A kouros (plural kouroi, Ancient Greek ) is the modern term given to those representations of male youths which first appear in the Archaic period in Greece. The term kouros, meaning (male) youth, was first proposed for what were previously thought to be depictions of Apollo by V. I. Leonardos in 1895 in relation to the youth from Keratea and adopted by Lechat as a generic term for the standing male figure in 1904. Such statues are found across the Greek-speaking world, the preponderance of these were found in sanctuaries of Apollo with more than one hundred from the sanctuary of Apollo Ptoios, Boeotia, alone. These free-standing sculptures were typically marble, but also the form is rendered in limestone, wood, bronze, ivory and terracotta. They are typically life-sized, though early colossal examples are up to 3 meters tall. The female sculptural counterpart of the Kouros is the Kr or Kor (Plural: Korai or Korai).


Kleobis and Biton, (Delphi:Archaeological Museum)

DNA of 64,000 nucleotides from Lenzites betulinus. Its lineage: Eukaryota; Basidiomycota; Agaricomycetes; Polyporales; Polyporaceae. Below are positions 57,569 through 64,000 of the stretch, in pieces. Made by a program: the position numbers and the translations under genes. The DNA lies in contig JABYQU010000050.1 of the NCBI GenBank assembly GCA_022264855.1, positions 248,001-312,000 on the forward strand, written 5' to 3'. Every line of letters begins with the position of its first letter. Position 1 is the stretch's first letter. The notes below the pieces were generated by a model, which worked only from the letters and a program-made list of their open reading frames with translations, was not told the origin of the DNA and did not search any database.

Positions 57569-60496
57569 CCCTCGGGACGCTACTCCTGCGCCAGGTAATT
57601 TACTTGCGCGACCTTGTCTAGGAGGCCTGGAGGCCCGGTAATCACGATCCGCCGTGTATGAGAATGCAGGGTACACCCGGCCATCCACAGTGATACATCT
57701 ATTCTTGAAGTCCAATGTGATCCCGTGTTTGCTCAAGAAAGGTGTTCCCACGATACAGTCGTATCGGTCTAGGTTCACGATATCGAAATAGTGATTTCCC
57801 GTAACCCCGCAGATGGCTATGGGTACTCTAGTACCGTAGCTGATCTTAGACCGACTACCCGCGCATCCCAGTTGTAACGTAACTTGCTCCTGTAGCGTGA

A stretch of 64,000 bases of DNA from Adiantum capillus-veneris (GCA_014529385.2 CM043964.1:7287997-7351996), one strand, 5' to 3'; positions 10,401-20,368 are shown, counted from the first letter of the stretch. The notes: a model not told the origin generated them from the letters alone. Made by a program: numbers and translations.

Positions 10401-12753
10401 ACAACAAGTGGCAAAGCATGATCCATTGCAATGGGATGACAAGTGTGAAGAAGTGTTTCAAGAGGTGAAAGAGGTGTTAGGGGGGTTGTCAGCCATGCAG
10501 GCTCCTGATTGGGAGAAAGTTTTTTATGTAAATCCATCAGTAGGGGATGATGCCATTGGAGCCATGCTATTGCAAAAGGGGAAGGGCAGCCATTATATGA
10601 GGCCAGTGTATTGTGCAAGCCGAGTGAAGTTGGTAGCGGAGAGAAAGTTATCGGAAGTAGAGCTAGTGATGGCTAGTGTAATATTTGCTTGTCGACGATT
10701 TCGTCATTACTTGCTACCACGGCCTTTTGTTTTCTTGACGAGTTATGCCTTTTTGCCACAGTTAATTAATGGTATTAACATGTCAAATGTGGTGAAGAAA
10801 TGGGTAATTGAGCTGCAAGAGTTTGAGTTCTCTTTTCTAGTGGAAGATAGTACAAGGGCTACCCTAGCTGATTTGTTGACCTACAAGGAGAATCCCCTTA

The kouros type appears to have served several functions. It is certain that it was used to represent the god Apollo, as attested by its depiction on a vase painting in the presence of suppliants, as does the description of the statue of the Pythian Apollo at Samos by Diodoros as "Egyptian works, with his arms hanging by his sides and his legs parted". However, not all kouroi are images of a deity; many have been discovered in cemeteries where they most likely served as commemorative tombstones of the deceased, also the type was used as a memorial for victors in the games (like trophies) (Pausanias describes the statue of Arrhichion, an Olympic pankratiast, as in the kouros scheme), and some kouroi have been found in sanctuaries other than that of Apollo. Indeed some kouroi placed in sanctuaries were not inscribed with the name of the god but with a mortal, for example the 'Delphi Twins' Kleobis and Biton were honoured for their piety with matching kouroi. A direct influence between Egyptian monumental sculpture (in particular the figure of Horus) and the kouros type has long been conjectured, not least of all because of known trade and cultural relations that had existed since the mid-seventh century. A 1978 study by Eleanor Guralnick applied stereophotogrammetric measurement and cluster analysis to a number of Greek and Egyptian statues and found the correlation between the Second Canon of the 26th Dynasty and Greek kouroi to be widely distributed but not universal.